Despite being laid off yesterday, it was still a good day. Barack Obama became President, and he ushered in such an intense wave of hope and possibility that I was on the verge of tears all day—and it had nothing to do with losing my job. Sure, I’m nervous about that, but I know I’ll find something infinitely better than what I had. Obama’s call to service really resonates with me; I want to find a local organization to donate time to. Beach cleanup or park cleanup or wildlife volunteering or literacy volunteering. Not sure what yet.
My mom’s not doing well, and I came home early from my trip to L.A. in case I have to head north soon. I’m sad she didn’t see the Inauguration.
So much change right now. Some really welcome, some not, but in the words of our new President: “Today I say to you that the challenges we face are real. They are serious and they are many. They will not be met easily or in a short span of time. But know this, America — they will be met. … On this day, we gather because we have chosen hope over fear…”
And here are some of my other favorite parts of the incredible speech he gave yesterday:
“For we know that our patchwork heritage is a strength, not a weakness. We are a nation of Christians and Muslims, Jews and Hindus — and non-believers. We are shaped by every language and culture, drawn from every end of this Earth; and because we have tasted the bitter swill of civil war and segregation, and emerged from that dark chapter stronger and more united, we cannot help but believe that the old hatreds shall someday pass; that the lines of tribe shall soon dissolve; that as the world grows smaller, our common humanity shall reveal itself; and that America must play its role in ushering in a new era of peace.”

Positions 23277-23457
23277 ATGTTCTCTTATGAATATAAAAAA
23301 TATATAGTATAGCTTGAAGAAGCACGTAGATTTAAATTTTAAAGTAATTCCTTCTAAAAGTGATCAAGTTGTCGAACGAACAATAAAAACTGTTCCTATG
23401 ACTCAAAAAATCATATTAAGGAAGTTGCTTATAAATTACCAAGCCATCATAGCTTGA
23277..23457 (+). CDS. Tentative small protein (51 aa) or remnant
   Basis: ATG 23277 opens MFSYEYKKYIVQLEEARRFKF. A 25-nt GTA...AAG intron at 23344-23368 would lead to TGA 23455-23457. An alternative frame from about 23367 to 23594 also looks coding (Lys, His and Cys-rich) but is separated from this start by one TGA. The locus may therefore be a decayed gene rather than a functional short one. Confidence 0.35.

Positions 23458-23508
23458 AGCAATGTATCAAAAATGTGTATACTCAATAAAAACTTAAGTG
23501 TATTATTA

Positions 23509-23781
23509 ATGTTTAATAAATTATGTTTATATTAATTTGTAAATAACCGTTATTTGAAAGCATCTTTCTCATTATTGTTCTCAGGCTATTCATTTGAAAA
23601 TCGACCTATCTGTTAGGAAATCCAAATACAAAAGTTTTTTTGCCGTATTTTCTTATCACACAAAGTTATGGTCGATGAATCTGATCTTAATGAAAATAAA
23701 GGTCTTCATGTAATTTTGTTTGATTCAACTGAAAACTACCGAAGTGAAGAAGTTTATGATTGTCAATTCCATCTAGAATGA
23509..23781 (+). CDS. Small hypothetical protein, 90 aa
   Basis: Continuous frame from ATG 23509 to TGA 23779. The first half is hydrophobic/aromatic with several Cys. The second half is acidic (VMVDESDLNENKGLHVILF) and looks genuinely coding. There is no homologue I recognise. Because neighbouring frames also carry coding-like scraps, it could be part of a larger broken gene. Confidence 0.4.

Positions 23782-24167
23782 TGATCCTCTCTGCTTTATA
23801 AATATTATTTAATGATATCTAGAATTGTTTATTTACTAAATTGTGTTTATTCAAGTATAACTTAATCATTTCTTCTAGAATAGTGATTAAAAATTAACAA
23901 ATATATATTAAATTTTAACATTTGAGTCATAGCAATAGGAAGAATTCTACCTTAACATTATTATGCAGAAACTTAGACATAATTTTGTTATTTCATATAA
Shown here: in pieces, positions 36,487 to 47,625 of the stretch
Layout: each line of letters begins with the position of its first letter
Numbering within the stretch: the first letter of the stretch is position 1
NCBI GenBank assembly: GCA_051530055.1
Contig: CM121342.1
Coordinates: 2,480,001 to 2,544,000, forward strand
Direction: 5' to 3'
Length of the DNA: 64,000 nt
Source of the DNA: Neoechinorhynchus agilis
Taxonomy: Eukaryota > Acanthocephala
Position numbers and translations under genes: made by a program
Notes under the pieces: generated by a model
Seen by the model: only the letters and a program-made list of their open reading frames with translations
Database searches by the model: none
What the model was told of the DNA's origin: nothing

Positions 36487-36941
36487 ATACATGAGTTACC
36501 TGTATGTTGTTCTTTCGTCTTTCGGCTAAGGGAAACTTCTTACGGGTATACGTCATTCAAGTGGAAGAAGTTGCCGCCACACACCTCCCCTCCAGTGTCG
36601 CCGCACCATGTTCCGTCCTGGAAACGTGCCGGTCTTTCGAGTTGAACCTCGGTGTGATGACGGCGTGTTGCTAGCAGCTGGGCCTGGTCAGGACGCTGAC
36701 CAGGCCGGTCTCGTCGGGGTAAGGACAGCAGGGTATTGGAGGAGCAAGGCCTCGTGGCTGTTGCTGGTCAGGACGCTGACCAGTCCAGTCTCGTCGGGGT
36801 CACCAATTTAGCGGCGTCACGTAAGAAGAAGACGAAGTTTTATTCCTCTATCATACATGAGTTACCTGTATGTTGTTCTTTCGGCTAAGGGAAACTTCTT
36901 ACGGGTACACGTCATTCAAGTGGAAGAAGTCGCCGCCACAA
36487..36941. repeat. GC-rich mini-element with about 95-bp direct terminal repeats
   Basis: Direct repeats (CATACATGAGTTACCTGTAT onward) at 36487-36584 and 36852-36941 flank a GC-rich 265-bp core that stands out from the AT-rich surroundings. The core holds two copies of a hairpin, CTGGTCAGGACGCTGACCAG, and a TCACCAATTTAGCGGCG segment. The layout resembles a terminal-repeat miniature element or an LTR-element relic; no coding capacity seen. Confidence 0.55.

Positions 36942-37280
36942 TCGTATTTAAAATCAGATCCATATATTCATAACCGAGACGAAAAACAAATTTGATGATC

“To those leaders around the globe who seek to sow conflict, or blame their society’s ills on the West — know that your people will judge you on what you can build, not what you destroy. To those who cling to power through corruption and deceit and the silencing of dissent, know that you are on the wrong side of history; but that we will extend a hand if you are willing to unclench your fist.” [emphasis mine]
“As we consider the road that unfolds before us, we remember with humble gratitude those brave Americans who, at this very hour, patrol far-off deserts and distant mountains. They have something to tell us, just as the fallen heroes who lie in Arlington whisper through the ages. We honor them not only because they are guardians of our liberty, but because they embody the spirit of service; a willingness to find meaning in something greater than themselves. And yet, at this moment — a moment that will define a generation — it is precisely this spirit that must inhabit us all.”
“For as much as government can do and must do, it is ultimately the faith and determination of the American people upon which this nation relies. It is the kindness to take in a stranger when the levees break, the selflessness of workers who would rather cut their hours than see a friend lose their job which sees us through our darkest hours. It is the firefighter’s courage to storm a stairway filled with smoke, but also a parent’s willingness to nurture a child, that finally decides our fate.”